Coping with Irritable Bowel Syndrome - Wockhardt

Coping with Irritable Bowel Syndrome

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Cramps, bloating, puffiness in your belly area, constipation, and diarrhea – stomach problems are never fun. While a simple upset stomach won’t last forever, a condition called irritable bowel syndrome (IBS) can be ongoing. Knowing which one is cramping your style and killing your vibe is important.

What is Irritable Bowel Syndrome?

“Irritable Bowel Syndrome is a disease with a collection of symptoms like abdominal pain, abdominal cramps, bloating, diarrhea and constipation. It significantly reduces a patient’s quality of life. It is very common and is not life-threatening. There is no anatomical or structural problem in the gut in people suffering from IBS. It is a lifelong syndrome, a patient typically will have symptoms that will come and go and are exacerbated by stress, emotional changes, or certain food items,” says Dr.Ruchit B.Patel, consultant Gastroenterologist, Wockhardt Hospital, Mumbai Central.

Symptoms of Irritable Bowel Syndrome

The main symptoms of IBS are belly pain along with a change in bowel habits. This can include constipation, diarrhea, or both. You may get cramps in your belly or feel like your bowel movement isn’t finished. Many people who have it feel gassy and notice that their abdomen is bloated. Persistent pain and frequent trips to the bathroom can make everyday life harder.

“Bleeding in the rectum, night diarrhea, unexplainable weight loss, anemia, unusual vomiting, difficulty swallowing, pain in the stomach area that is not linked to gas or bowel movement are symptoms that warrant a doctor’s visit,” says Dr. Veerendra Sandur, Lead Consultant – Medical Gastroenterology, Aster RV Hospital, JP Nagar, Bengaluru.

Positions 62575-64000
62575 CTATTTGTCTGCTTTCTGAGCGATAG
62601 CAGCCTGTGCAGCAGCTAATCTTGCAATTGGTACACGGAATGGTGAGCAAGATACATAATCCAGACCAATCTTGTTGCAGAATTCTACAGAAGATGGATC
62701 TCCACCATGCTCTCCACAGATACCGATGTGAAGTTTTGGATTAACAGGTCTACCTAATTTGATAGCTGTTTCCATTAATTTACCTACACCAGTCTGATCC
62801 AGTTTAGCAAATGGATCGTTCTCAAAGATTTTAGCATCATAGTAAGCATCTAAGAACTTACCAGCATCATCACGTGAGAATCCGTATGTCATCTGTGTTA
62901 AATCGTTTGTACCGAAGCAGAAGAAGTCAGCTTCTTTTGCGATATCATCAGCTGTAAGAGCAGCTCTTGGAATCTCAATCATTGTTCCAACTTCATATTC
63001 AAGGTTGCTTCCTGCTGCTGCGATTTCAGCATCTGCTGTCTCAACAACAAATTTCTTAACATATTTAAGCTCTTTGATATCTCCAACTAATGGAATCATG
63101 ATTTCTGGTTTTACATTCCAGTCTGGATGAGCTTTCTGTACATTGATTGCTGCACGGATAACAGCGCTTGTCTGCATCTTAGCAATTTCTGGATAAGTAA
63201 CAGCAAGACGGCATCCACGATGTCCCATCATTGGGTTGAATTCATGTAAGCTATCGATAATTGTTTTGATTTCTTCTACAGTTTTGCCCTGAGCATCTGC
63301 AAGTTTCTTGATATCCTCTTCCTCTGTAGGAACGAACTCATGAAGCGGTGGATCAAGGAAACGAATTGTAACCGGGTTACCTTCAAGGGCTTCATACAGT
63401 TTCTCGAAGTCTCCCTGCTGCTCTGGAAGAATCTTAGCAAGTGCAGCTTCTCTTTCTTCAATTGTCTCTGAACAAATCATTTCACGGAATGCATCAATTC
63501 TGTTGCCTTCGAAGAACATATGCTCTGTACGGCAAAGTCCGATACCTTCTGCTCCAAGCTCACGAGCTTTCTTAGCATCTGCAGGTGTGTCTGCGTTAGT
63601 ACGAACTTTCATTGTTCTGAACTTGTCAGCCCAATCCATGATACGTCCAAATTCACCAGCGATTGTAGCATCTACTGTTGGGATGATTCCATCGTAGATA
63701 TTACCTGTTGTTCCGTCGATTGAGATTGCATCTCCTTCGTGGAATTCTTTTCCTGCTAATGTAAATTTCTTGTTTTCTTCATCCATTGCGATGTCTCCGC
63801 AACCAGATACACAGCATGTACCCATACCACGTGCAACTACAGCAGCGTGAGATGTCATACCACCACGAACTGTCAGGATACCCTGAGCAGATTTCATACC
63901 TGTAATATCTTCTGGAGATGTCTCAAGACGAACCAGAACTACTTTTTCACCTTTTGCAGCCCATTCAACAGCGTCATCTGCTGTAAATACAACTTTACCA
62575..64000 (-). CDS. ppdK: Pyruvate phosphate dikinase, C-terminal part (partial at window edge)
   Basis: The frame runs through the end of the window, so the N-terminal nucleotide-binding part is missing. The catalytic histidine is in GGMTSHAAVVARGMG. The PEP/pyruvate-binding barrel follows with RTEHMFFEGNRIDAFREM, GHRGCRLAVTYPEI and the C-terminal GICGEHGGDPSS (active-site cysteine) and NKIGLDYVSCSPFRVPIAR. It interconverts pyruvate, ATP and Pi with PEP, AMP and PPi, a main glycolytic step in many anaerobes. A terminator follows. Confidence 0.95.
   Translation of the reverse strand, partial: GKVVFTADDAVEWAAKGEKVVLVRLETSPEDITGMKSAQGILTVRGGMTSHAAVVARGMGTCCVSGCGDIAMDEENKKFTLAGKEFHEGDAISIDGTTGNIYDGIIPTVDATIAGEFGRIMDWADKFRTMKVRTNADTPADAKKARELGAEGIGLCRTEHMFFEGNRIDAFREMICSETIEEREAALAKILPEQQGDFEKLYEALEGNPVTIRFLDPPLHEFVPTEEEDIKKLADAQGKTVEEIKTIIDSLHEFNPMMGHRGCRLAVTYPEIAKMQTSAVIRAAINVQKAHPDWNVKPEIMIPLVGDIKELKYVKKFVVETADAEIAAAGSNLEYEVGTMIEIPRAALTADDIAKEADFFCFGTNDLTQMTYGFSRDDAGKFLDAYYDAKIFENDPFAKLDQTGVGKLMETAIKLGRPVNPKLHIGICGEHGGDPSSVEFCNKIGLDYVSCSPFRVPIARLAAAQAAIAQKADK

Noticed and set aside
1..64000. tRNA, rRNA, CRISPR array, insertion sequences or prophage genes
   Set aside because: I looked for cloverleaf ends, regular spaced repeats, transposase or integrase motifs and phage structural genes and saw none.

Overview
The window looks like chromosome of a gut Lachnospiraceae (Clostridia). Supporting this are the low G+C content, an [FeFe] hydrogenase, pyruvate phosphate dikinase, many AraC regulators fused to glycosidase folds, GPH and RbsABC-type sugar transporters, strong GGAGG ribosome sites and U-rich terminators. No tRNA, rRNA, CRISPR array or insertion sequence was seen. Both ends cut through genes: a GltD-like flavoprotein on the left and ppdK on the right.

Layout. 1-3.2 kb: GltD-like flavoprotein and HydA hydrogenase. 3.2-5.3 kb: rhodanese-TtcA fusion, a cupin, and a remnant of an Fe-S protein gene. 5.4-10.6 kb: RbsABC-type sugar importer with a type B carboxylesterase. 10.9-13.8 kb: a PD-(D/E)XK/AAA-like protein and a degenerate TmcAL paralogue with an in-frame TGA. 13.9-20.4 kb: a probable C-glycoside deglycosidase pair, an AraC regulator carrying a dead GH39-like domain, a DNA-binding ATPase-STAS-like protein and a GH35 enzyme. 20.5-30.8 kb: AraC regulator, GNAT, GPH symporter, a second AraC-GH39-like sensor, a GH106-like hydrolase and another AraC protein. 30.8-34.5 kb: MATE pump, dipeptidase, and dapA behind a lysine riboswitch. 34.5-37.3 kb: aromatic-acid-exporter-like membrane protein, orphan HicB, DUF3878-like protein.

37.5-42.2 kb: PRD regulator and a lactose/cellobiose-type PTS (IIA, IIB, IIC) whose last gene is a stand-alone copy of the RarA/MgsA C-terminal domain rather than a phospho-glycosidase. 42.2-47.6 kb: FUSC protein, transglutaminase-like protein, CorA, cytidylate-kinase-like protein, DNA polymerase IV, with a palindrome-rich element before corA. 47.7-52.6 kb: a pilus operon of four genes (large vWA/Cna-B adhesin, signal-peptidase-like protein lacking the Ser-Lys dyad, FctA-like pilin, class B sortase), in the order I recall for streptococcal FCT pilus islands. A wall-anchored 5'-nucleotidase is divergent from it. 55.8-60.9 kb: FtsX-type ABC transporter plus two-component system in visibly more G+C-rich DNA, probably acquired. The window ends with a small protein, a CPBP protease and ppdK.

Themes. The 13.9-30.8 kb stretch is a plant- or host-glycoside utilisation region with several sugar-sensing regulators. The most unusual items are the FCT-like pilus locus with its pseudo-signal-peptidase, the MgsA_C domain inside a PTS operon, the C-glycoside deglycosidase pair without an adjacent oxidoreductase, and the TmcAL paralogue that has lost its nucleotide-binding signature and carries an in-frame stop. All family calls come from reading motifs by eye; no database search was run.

While there is no single cause for IBS, “There is no definite cause. It may be due to altered movement of the small and large intestine, hypersensitivity of the intestine, psychological factors like stress, coping with stress, depression, anxiety. Particularly childhood stress may be a more important cause. Intolerance to some type of food can also trigger IBS,” says Dr. Jayaraj SP, Consultant – Medical Gastroenterologist, Columbia Asia Hospital Sarjapur Road, Bengaluru (A unit of Manipal Hospitals).

Dr. Purshottam Vashistha believes muscles contractions in the intestinal walls help to move food through the digestive tract and weaker contractions can lead to indigestion and dryer defecation causing IBS. Bacterial overgrowth or changes in the gut flora can also cause IBS.

It’s also more likely to affect people who have a family history of IBS. Symptoms usually start before you’re 35 years old. It’s uncommon for people over 50 to get IBS for the first time. “In India, IBS is more common among women. Estrogen therapy before or after menopause also is a risk factor for IBS. Also, a family history of IBS may increase the chances. Genes may play a role, as may share factors in a family’s environment or a combination of genes and environment,” shares Dr. Waseem Ahmed.

The treatment plan will depend on specific symptoms and triggers, but many people start with diet changes. It may help to eat smaller meals and foods that are lower in fat.

Dr. Ahmed adds, “Many patients improve with proper counseling, motivation, and behavioral therapy which play a major role in treating functional bowel disorders because mental health is directly intertwined with the performance of the gastrointestinal system.”

Treatment of Irritable Bowel Syndrome

1. Elimination of dietary fermentable oligosaccharides, disaccharides, monosaccharides, and polyols (FODMAPs) is considered to be helpful in IBS. The first stage is the substitution of foods with low FODMAP choices. “Low FODMAP foods include lettuces, carrots, chives, cucumber among others. The second stage is a gradual reintroduction of foods into the diet while assessing symptoms, and the third stage is the personalization of the diet to avoid foods that trigger symptoms,” says Dr. Lovekesh Anand.

2. “Include adopting healthy eating patterns, such as regular small volume meals and adequate fiber intake,” says Dr. Nripen Saikia.

3. “Limit alcohol and caffeine intake and reduce consumption of fatty and spicy foods. Avoiding milk in case of known lactose intolerance,” adds Dr. Saikia.

4. Physical activity can help with digestion, reduce stress, and improve your mood. Go for low-impact activities at first that won’t jar the digestive tract

5. “Foods that have been cooked and left out to cool – for example, cold potato/pasta salads, and ready to eat meals should be avoided,” adds Dr. Anand


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